Orchis simia - Monkey Orchid

Phylum: Magnoliophyta - Class: Liliopsida - Order: Orchidales - Family: Orchidaceae

Orchis simia - Monkey Orchid


The Monkey Orchid grows to between 15-30cm tall and has 4-6 pale green-to-white basal leaves with a few smaller leaves clasping the upper stem. Each inflorescence carries between 15-55 flowers which open from the top of the spike downwards. The upper sepals and petals are white veined with pink and form a hood over the lip of the flower. The lip is three-lobed, and white marked with pink dots. The lip divides further into secondary lobes which are curly and project in all directions - the 'limbs of the monkey'.

Closeup of flowers, Orchis simia - Monkey Orchid


Very rare in the UK and confined to only three sites, two in Kent and one in Oxfordshire. The Monkey Orchid is widespread in Europe from Holland in the north as far south as the Mediterranean region. It is also found central and eastern Europe and in North Africa.

Orchis simia - Monkey Orchid, France


The Monkey Orchid favours full sun to mid-shade on dryish calcareous soils and occasionally appears in open woodland.

Flowering times

In the UK this orchid flowers in late May and early June. Further south in Europe, in southern France for instance, it is one of the first orchids to flower and can be found in April.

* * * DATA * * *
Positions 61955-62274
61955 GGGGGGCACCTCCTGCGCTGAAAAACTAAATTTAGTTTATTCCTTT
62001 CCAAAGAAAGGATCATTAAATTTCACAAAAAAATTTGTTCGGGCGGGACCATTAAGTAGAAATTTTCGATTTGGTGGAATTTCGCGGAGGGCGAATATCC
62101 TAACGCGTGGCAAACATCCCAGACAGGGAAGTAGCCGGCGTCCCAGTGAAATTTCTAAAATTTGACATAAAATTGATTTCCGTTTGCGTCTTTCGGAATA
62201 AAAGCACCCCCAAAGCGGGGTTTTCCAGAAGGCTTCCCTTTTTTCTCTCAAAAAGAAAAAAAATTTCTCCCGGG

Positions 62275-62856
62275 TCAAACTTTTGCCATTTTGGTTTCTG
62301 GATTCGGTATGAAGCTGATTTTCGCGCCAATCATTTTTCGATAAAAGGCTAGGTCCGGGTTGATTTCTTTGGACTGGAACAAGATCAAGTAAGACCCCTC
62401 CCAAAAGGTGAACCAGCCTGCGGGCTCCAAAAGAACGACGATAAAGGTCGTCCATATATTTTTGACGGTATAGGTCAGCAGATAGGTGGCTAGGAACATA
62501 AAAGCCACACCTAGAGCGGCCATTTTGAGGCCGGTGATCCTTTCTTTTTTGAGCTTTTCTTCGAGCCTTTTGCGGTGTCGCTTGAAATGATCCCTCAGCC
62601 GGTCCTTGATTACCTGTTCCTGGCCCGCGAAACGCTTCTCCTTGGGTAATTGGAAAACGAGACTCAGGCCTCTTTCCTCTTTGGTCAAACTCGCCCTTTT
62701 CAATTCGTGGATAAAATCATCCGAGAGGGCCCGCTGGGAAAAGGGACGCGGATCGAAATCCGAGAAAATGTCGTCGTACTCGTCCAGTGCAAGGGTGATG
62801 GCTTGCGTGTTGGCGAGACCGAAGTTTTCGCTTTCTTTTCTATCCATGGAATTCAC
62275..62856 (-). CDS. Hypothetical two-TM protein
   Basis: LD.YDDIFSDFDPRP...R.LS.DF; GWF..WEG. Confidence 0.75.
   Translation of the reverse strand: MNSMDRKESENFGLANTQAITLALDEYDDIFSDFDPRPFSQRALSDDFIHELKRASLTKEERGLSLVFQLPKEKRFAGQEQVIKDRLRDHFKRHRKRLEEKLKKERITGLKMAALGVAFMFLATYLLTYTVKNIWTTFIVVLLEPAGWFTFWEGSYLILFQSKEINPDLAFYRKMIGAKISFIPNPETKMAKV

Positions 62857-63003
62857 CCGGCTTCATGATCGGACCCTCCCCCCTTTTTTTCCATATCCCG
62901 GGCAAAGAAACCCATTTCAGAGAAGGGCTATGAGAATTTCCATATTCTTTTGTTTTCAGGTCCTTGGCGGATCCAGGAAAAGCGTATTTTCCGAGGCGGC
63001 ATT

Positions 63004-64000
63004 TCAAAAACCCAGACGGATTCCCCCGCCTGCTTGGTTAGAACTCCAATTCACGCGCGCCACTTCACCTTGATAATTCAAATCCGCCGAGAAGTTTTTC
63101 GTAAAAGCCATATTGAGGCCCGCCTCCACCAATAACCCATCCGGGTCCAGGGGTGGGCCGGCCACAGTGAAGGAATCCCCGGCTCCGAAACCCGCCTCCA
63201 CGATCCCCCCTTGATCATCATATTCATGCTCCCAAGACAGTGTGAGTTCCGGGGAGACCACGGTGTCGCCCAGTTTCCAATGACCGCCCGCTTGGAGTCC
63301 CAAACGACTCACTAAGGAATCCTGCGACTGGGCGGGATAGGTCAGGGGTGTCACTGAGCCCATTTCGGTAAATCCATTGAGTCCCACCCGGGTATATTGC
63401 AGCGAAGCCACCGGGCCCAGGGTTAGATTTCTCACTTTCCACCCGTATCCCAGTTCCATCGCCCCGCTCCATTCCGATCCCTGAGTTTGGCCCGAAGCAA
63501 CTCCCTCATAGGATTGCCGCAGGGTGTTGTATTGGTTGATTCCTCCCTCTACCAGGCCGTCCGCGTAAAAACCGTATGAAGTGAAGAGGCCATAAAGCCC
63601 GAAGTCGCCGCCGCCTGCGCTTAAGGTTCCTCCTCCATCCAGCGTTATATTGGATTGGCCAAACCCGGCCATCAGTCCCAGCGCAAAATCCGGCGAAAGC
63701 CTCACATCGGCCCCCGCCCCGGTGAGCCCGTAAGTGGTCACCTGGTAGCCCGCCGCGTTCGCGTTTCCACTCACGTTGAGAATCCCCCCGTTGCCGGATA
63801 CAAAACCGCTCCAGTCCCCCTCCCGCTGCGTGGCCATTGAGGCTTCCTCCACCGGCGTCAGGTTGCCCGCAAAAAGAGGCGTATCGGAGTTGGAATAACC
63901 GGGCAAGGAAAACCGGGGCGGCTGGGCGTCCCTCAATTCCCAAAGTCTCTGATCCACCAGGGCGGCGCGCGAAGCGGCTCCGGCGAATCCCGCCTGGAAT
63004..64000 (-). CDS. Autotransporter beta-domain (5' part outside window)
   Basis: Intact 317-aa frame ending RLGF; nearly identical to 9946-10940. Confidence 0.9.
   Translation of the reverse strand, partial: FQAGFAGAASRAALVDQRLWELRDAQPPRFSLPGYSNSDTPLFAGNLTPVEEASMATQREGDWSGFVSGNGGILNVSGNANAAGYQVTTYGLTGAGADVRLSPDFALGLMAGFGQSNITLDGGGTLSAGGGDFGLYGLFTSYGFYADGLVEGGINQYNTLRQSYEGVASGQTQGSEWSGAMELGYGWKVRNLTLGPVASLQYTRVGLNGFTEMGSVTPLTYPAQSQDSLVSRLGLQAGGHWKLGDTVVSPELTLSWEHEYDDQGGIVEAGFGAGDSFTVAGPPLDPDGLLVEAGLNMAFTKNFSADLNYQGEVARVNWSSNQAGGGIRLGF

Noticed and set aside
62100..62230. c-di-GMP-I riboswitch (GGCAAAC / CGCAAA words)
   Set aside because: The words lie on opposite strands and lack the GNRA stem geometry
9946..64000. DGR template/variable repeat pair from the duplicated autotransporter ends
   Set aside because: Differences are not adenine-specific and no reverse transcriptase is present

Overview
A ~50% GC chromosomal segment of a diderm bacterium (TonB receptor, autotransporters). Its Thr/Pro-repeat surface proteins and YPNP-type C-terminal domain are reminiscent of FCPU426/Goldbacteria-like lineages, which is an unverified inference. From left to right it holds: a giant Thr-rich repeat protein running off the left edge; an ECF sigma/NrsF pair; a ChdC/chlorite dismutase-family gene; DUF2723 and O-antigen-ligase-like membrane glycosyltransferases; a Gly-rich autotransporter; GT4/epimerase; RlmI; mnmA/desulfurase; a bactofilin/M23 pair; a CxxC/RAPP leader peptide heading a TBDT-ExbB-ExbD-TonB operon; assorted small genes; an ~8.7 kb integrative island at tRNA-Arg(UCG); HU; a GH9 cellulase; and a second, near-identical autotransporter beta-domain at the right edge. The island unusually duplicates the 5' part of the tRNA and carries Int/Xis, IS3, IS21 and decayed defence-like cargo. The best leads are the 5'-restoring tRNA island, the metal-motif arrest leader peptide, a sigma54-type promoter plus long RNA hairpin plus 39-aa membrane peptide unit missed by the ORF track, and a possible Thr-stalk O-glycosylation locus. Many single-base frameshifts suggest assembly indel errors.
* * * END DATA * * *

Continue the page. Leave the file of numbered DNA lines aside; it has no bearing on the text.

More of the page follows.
The specimen shown on this page was photographed in the Lot Valley, southern France, in late May.

Varieties and Hybrids


Hybrids with the Military Orchid Orchis militaris Orchis x beyrichii were recorded in the Thames Valley until the middle of the 19th Century but neither of the parent plants remains at the site.
Orchis x bergonii, a hybrid with the Man Orchid Orchis anthropophora, appeared briefly in Kent but this has been attributed to a mistake with hand pollination.


The genus name Orchis means 'testacles', a reference to the twin tubers of orchids in this genus. The specific epithet simia is the Latin name that Carl Linnaeus gave to the primate genus (e.g. monkeys), and of course it matches the common name Monkey Orchid.

Reference sources

The Plant List

Anne and Simon Harrap (2005) Orchids of Britain and Ireland; A&C Black

Pierre Delforge (2005) Orchids of Europe, North Africa and the Middle East; A&C Black

Fielding, Turland and Mathew (2005) Flowers of Crete; Kew

If you found this information helpful, we are sure you would also like books on the Wild Orchids of Wales, of The Burren, and of the Algarve. Author-signed copies are available here...

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